So I think one of the things I’m most proud of is the way we’ve brought all of these facets of dermatology together under one umbrella – from more traditional dermatological science, to the work being done at the cosmetic, and yes, probably more commercial ends of the spectrum – to help fund more, better research. The other especially important part of our work was making that research easy to access and understand. Connecting all those dots is what’s enabled us to make very real changes to the skin health of so many people of the years.
So how did the Skin Health Alliance come to be?
Looking back from this vantage point, the huge convergences – both within the industry, and across society at large – that came to pass at the end of the 90s made the need for the Skin Health Alliance almost entirely inevitable. Not that we predicted it at the time.
One of the biggest changes within the skin care industry was the huge increase in the numbers of men taking an interest in their appearance. Male grooming became a real thing, and by extension the market for skin care products that worked, and science that could be understood, to all intents and purposes doubled.
And then on top of that, the arrival of social media and celebrity culture threw petrol on that fire – it meant that more and more consumers became emboldened to try new things at prices that didn't break the bank and, for the first time it was men as well as women reaching into their wallets to buy these products.
The disconnect between dermatology and the commercial skin care brands had dissipated, and all of a sudden we found ourselves taking calls from global brands looking to reassure an exploding worldwide audience of the safety and efficacy of their products. And they needed a voice that could be related to anywhere in the world
So the Skin Health Alliance was created, bringing together dermatology, industry and consumers to deliver a scientifically led accreditation to those brands able to prove their products and ingredients are both skin safe and efficacious.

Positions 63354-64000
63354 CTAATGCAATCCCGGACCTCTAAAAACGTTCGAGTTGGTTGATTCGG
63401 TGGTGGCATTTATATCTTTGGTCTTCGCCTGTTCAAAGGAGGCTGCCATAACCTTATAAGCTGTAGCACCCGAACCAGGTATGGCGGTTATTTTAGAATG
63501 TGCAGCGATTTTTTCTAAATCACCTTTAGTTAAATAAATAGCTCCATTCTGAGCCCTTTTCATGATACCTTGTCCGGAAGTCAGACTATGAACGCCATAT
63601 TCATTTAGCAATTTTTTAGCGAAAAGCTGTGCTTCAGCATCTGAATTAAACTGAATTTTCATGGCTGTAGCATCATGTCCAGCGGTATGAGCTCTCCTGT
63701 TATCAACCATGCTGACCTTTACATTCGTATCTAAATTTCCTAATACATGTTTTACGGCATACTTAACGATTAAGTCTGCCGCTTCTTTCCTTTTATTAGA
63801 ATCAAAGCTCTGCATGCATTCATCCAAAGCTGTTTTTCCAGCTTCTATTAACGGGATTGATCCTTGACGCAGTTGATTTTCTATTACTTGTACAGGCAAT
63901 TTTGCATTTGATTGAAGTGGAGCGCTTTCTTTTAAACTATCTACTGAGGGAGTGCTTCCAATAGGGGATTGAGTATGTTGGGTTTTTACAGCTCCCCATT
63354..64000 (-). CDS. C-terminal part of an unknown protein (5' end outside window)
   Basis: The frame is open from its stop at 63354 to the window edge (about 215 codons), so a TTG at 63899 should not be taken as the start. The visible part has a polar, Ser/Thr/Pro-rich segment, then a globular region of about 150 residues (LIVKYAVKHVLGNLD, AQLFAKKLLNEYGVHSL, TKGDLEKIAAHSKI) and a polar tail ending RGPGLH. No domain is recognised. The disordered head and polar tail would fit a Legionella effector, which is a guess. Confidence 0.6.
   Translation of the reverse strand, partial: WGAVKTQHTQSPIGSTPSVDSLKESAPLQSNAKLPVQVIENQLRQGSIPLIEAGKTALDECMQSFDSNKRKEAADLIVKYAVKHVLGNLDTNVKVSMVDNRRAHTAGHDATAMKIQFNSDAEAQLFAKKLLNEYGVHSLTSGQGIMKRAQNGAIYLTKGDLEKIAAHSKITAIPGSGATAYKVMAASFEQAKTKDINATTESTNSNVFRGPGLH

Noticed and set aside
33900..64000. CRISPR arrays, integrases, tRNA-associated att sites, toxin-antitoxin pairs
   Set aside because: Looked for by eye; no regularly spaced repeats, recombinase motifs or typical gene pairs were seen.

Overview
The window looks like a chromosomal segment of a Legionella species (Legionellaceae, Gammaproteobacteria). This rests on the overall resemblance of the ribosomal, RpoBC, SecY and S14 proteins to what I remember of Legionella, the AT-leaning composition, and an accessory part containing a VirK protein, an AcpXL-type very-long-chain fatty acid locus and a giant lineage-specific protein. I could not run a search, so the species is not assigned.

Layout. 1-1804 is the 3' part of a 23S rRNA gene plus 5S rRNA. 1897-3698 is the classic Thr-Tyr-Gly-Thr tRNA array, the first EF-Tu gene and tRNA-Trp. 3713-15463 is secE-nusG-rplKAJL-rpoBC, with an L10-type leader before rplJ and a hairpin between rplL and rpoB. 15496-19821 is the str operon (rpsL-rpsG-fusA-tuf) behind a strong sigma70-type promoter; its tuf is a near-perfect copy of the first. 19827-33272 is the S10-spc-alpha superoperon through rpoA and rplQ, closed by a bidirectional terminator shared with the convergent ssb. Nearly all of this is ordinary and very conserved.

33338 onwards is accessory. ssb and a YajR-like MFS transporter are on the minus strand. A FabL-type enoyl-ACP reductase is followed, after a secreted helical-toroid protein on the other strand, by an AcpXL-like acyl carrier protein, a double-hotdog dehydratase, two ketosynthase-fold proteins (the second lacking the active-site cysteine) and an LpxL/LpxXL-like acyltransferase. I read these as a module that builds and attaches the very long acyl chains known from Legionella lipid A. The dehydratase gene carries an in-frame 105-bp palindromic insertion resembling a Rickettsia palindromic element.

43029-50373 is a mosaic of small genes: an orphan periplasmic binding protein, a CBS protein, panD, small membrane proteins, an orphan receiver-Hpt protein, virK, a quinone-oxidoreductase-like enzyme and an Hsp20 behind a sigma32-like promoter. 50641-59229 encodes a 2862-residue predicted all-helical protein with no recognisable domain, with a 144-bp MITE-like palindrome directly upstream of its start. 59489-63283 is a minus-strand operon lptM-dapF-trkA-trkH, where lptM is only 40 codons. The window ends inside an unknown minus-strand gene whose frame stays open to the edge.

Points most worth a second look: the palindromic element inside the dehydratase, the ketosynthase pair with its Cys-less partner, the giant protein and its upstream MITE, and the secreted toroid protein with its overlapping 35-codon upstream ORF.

Which brings us up to where we are today and you’re OBE. Are we safe to assume this doesn’t mean you get to put your feet up and rest on your laurels?
Goodness no! Of course I’m unspeakably proud of this honour, but yes, you’re right: the work goes on! We’ve learnt so much, and achieved so much, that we have a duty to continue driving this work forward.
All our research shows that consumers are increasingly looking for the science behind the products they buy. They want to know that what they buy is safe. And that it works. Increasingly as well they want to know about product sustainability, and their effect on the environment. And it feels like we’ve built a really sturdy model here for turbo-charging the ability for brands and products to deliver on that promise.
And that’s why we’ve now established Pure Choice Partnership to work alongside the Skin Health Alliance to provide a complementary set of validations that vouch for a product’s sustainability and environmental responsibility, and for products beyond skin care as well.
If I’ve learnt anything over these last 25 years, it’s that it is possible to bring scientists, brands, and consumers together to work collaboratively to develop products that are don’t harm people or the planet – and that it’s also possible to do it in a way that can generate significant funding for the kind of research that was never possible when you simply operated as a charity.
So no. No rest for me! If anything, this is just the beginning!